Ducati SportClassic Sport 1000: Rare Retro
Words: Jeff Ware Photography: Heather Ware
I remember the Ducati SportClassic range being launched Down Under. At the time I was publisher of Rapid Bikes, a magazine all about ging fast, and the tribute Ducati’s did little for me. I thought they were overpriced and under spec’d. Little did I know that the Sport 1000 would go up in price every year and the Paul Smart incredibly so. The former will set you back at least $25k now and beyond $30k. The Paul Smart? North of $50k as a starting point!
I remember seeing my uncle ride bikes in the late ’70s, and I’ve enjoyed plenty of stories about the hard days of crossply tyres and drum brakes. So the Sport 1000 was a bike I’d been looking forward to riding regardless of performance – to give me a modern fix of what I missed while I was in the womb…
This bike is no MHR ready for a life in your pool room or study; this is real bike – built for real riders on real roads. Built to ride in the rain. Built to ride to Bourke and back with a canvas bag Ocky’d to the tank and a sheepskin thrown over the seat. A bike built to promote corner speed and skill. A bike that needs a bit of finesse to corner. A careful touch. A smooth, experienced rider. A pure motorcyclist. This is motorcycling.
I immediately feel content on the Sport 1000. The high seat, low clip-ons, café racer ‘bar-end mirrors and the sweet thump of the L-Twin have me rockin’ on inside my black AGV. No colours suit this baby – it’s a shame my leathers are bright red though. And the fluoro yellow Ware across the back doesn’t do much for the look – but my mood is set, and I could easily be in the ’70s, despite all the modern cars, the bright lights and ETag signs. Hey, at least I’ve got sideburns…
I get the hell out of Sydney and begin my climb north. I always get a sense of relief as I hit the freeway and point towards home. But this is different. It’s a mild summer evening, it’s Friday night and I just feel so awesome firing along on this thing. I’ve got my visor up and I’m loving it. Motoring along at 120km/h, the mighty DS 1000 spinning sweetly at 3500rpm and absolutely no worries at all. This is what bikes are all about.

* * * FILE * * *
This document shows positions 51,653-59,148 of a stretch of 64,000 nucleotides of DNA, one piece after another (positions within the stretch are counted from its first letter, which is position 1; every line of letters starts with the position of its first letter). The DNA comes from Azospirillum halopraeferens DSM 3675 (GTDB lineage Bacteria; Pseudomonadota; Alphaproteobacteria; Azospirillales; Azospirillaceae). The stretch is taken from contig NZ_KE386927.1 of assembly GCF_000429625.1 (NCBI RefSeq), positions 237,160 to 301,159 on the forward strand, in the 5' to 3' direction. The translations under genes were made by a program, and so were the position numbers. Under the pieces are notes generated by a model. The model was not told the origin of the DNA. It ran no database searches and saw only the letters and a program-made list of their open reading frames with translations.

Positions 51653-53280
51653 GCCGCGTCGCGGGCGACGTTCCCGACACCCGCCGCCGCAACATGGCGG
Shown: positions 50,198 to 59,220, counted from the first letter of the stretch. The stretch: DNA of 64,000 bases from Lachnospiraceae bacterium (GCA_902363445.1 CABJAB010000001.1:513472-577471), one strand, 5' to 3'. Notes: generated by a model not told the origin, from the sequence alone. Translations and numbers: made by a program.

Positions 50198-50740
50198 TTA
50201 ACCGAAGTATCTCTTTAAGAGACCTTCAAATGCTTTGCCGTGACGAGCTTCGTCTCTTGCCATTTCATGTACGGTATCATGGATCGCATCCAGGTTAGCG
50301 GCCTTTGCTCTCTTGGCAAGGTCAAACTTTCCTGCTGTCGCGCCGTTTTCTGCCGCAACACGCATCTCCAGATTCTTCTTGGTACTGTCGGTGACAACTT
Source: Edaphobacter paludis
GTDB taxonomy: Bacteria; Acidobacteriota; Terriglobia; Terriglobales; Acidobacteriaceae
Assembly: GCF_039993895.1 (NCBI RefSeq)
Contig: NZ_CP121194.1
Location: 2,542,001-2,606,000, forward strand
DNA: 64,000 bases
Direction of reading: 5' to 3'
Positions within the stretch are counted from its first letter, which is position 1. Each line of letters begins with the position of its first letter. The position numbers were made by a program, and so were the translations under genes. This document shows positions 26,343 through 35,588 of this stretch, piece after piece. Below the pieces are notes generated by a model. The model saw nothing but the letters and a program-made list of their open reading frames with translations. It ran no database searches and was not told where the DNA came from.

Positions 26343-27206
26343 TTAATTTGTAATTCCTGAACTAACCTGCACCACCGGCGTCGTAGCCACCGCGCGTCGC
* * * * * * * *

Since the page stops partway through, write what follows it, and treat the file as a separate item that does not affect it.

As much as I’m enjoying the moment, I take the first exit I come to and take the twisty way home. The Sport instantly changes face from a capable, mesmerising mile muncher to a
speed demon on rails. The 250-proddie-like size of the 1000 has me remembering my afternoon blasts on my old RGV250, heading home from work as young apprentice bike mechanic on this very road.
Expecting the worst after my experience on the crap handling MHR Ducati, the Sport 1000 has me gobsmacked as I run it into turns with uncanny speed and roll through the turns on wide open throttle. The hard compound Pirelli Phantom replicas gripping like a modern sports tyre, my knee gently touching down on every apex and the Sport 1000 holding
a line like a freight train. No shakes. No slides. No messy moments. I’m just riding loose. Letting the Duke do its thing.
With a bit of direction and some precise turning in the Sport 1000 corners with the best of them. The smooth hotmix runs out and the bumps start. At first I’m almost chucked out of the seat – but I soon relax, take a bit of load with my legs and, again, let the 1000 do its thing.
Braking hard only ruins the Sport 1000 experience. Why wash off all that awesome entry speed? You need it with only 80-horsepower on tap…